Mullins Molecular Retrovirology Lab

  • Department of Microbiology
  • School of Medicine
  • University of Washington
University of Washington/Fred Hutch Center for AIDS Research

Citation Information

O'Connor MA, Munson PV, Tunggal HC, Hajari N, Lewis TB, Bratt D, Moats C, Smedley J, Bagley KC, Mullins JI, Fuller DH (2019). Mucosal T Helper 17 and T Regulatory Cell Homeostasis Correlate with Acute Simian Immunodeficiency Virus Viremia and Responsiveness to Antiretroviral Therapy in Macaques. AIDS research and human retroviruses, 35(3), 295-305. (pubmed) (doi)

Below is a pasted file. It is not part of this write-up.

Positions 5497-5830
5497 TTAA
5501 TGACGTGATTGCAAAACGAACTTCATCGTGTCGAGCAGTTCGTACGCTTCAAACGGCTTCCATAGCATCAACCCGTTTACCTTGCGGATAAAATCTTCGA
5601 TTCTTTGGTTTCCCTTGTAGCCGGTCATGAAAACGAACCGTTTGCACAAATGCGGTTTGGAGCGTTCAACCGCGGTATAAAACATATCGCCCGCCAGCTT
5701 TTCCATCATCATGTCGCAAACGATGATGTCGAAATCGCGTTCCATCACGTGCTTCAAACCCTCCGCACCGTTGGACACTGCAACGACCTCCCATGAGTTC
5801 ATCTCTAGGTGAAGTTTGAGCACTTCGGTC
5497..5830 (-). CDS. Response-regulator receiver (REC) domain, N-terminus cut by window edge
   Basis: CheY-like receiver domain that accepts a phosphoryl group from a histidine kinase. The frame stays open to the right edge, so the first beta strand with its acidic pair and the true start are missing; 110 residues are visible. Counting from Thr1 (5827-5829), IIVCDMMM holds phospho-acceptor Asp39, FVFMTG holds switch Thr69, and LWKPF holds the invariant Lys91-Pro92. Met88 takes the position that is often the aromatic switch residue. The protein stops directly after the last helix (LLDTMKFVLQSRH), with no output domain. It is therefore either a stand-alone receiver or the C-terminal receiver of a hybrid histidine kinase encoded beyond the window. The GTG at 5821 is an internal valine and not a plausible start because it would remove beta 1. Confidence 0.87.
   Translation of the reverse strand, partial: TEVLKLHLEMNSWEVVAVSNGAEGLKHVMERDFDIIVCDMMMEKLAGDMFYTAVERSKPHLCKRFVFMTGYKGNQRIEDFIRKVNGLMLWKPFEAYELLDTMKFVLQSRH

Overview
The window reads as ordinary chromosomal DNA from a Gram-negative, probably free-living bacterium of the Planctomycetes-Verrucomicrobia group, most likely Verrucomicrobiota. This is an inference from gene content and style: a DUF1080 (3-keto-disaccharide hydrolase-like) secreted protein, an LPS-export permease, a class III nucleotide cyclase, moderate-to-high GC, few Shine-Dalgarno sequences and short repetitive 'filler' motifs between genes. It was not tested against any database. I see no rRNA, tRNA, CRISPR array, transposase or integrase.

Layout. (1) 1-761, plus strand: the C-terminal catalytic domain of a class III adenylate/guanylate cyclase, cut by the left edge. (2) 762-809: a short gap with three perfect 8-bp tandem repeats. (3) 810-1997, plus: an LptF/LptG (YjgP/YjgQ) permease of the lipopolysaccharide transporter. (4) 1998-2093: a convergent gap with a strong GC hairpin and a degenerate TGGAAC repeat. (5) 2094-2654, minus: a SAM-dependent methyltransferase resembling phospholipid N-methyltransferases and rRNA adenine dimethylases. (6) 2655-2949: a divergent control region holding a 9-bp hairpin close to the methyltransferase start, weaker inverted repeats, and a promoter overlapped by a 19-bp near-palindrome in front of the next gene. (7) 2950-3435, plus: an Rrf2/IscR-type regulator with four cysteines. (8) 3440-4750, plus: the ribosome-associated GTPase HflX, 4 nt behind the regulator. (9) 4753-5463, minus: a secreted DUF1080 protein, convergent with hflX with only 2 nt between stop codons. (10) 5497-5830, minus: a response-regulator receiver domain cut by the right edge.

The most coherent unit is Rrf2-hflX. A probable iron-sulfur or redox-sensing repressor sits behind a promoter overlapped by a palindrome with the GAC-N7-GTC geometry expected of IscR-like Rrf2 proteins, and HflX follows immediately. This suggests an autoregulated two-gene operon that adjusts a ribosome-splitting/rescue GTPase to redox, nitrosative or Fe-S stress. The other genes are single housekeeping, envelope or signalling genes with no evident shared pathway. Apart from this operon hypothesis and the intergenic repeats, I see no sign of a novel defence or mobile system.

Depletion of gut T helper 17 (Th17) cells during HIV infection leads to decreased mucosal integrity and increased disease progression. Conversely, T regulatory (Treg) cells may inhibit antiviral responses or immune activation. In HIV elite controllers, a balanced Th17/Treg ratio is maintained in the blood, suggesting a role for these responses in controlling inflammation and viral replication. HIV-infected individuals exhibit a range in responsiveness to combination antiretroviral therapy (cART). Given the link between the Th17/Treg ratio and HIV disease, we reasoned these responses may play a role in cART responsiveness. In this study, we investigated the relationship between the mucosal Th17/Treg ratio to acute simian immunodeficiency virus (SIV) viremia and the response to cART. Nineteen rhesus macaques were infected with highly pathogenic SIVΔB670 virus and cART was initiated 6 weeks postinfection. Mucosal CD4 T cell subsets were assessed by intracellular cytokine staining in the colon and mesenteric lymph nodes. Higher baseline Th17/Treg ratios corresponded with increased acute SIV viremia. Th17/Treg ratios decreased during acute SIV infection and were not restored during cART, and this corresponded to increased gut immune activation (Ki67+), markers of microbial translocation (sCD14), and T cell exhaustion (TIGIT+). Animals that maintained a more balanced mucosal Th17/Treg ratio at the time of cART initiation exhibited a better virological response to cART and maintained higher peripheral CD4 counts. These results suggest mucosal Th17 and Treg homeostasis influences acute viremia and the response to cART, a result that suggests therapeutic interventions that improve the Th17/Treg ratio before or during cART may improve treatment of HIV.